Derrick Peterson Sends Conflicting Signals About Whether He’s Still Running for School Board

He texted a current school board member that he’ll serve if elected.

After withdrawing from a race for the Portland Public Schools board over questions about his involvement in a church with Christian nationalist ties, longtime corrections deputy Derrick Peterson tells a current board member that he’s putting his hat back in the race.

“If I get voted in, I will remain on the board,” Peterson wrote to a current PPS board member on Friday evening, according to texts shared with WW.

And his campaign website on Sunday made no mention of his withdrawal. On Wednesday, he had replaced the website’s home page with his withdrawal statement. Now, it’s gone—and his original campaign website has returned.

Peterson did not respond to questions from WW.

Technically, Peterson never left the race—his name is printed on ballots that were sent out to Portlanders last week. But he pledged last week that if he was elected, he would resign immediately. He said the media attention has “taken a toll on my family and takes away from the critical work that needs to be done at PPS.”

His campaign managers, Jessica Elkan and Bob Dobrich, resigned from his campaign last week. Elkan declined to comment, but their resignation letter was shared with WW by a source.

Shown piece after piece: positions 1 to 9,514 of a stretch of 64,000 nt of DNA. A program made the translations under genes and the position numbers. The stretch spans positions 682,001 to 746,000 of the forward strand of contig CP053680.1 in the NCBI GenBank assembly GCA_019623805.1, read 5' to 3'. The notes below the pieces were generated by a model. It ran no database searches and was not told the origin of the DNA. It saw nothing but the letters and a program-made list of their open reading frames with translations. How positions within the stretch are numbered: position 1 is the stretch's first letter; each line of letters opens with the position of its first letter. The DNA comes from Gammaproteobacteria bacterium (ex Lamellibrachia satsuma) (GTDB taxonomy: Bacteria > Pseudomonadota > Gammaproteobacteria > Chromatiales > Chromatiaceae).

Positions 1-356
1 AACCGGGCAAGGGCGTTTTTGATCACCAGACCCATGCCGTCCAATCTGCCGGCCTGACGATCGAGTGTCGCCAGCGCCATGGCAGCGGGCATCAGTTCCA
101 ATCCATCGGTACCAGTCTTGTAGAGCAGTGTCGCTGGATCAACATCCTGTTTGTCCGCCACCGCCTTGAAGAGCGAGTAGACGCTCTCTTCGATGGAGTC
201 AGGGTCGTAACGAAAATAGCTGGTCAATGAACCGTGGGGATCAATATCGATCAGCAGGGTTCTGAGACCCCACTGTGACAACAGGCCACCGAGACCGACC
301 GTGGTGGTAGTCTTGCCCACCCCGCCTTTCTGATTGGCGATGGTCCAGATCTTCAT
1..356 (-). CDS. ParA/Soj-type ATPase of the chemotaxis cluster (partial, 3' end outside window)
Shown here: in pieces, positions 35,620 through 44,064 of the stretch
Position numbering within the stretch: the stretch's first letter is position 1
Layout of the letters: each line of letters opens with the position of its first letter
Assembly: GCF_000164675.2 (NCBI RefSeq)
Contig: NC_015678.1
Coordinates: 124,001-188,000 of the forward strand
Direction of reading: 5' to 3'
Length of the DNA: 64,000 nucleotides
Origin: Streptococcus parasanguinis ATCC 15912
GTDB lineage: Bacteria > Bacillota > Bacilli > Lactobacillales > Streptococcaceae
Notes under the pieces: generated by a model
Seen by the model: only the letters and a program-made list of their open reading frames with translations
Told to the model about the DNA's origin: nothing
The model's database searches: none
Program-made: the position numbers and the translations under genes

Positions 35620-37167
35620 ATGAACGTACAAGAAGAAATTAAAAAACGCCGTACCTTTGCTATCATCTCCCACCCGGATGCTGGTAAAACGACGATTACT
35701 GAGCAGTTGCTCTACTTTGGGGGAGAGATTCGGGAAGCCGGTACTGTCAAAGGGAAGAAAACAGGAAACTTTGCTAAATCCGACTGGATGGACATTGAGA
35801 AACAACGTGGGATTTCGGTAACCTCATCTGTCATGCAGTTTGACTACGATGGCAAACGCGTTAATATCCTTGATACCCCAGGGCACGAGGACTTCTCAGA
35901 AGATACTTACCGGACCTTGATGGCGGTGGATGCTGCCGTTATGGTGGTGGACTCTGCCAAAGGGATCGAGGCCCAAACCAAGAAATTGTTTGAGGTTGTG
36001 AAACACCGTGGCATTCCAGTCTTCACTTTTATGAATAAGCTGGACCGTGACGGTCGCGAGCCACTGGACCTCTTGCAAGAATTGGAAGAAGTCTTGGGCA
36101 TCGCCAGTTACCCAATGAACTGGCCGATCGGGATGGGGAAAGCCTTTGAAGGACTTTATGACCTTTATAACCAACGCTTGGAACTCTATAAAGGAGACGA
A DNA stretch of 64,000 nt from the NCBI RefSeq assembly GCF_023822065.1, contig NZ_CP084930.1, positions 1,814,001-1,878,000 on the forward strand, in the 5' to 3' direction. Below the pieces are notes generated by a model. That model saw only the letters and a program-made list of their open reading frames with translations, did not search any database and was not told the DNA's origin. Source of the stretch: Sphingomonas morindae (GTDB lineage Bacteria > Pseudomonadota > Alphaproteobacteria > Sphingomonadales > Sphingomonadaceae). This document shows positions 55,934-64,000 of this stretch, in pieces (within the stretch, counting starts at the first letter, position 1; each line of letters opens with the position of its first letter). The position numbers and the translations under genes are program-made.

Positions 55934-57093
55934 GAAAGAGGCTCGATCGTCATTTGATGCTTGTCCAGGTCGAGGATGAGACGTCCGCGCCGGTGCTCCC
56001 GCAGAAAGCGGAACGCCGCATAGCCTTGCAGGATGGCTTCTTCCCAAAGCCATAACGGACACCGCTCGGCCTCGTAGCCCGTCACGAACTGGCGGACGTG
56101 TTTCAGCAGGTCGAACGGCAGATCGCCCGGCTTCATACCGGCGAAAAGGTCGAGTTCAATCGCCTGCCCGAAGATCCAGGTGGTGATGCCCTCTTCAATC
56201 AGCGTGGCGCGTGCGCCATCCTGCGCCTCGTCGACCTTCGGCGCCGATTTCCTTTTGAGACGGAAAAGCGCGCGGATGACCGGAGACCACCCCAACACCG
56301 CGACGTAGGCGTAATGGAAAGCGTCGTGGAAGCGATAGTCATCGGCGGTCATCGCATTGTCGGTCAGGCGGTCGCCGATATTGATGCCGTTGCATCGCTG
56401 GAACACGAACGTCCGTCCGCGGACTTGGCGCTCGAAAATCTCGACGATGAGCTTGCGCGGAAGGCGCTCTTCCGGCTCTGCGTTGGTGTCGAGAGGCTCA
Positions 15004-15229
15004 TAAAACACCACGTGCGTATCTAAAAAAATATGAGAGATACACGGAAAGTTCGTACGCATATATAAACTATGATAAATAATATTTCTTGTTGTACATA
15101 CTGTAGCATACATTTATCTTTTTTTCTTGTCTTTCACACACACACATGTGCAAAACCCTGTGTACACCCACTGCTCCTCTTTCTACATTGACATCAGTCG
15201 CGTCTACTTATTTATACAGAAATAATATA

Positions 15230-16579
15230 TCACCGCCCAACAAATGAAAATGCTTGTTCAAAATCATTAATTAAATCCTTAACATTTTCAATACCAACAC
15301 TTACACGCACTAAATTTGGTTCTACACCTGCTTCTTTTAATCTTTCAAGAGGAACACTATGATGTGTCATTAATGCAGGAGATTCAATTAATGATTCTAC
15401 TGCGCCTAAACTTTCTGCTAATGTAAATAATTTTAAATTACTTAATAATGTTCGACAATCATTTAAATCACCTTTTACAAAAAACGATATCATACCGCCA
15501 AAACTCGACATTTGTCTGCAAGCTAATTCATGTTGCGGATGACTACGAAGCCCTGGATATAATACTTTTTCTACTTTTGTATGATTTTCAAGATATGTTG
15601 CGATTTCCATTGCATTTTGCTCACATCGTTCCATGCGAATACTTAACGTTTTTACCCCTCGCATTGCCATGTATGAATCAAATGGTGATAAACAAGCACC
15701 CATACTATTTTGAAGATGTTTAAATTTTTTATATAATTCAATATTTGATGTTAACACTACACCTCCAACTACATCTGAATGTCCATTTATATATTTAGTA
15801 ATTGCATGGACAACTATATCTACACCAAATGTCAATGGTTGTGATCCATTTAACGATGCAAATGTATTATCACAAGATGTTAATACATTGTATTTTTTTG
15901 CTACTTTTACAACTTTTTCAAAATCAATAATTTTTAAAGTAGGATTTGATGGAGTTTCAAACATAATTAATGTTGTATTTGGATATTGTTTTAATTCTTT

“Associations and affiliations that you have and did not disclose to the campaign are not in alignment with the mission or values of our firm,” wrote the campaign firm in a May 3 letter.

Last Monday, Rolling Stone wrote that Peterson had climbed the internal ranks of a church called the Harvest International Ministry, eventually becoming an “apostle,” he told the magazine. He was also appointed to the board of the church’s anti-abortion activist arm, according to an old version of its website. The megachurch was founded by Ché Ahn, a leading Christian nationalist, who has claimed that the 2020 presidential election was stolen from Donald Trump through fraud.

Until recently, Peterson was chief corrections deputy with the Multnomah County Sheriff’s Office. Last year, he ran unsuccessfully for Multnomah County sheriff.

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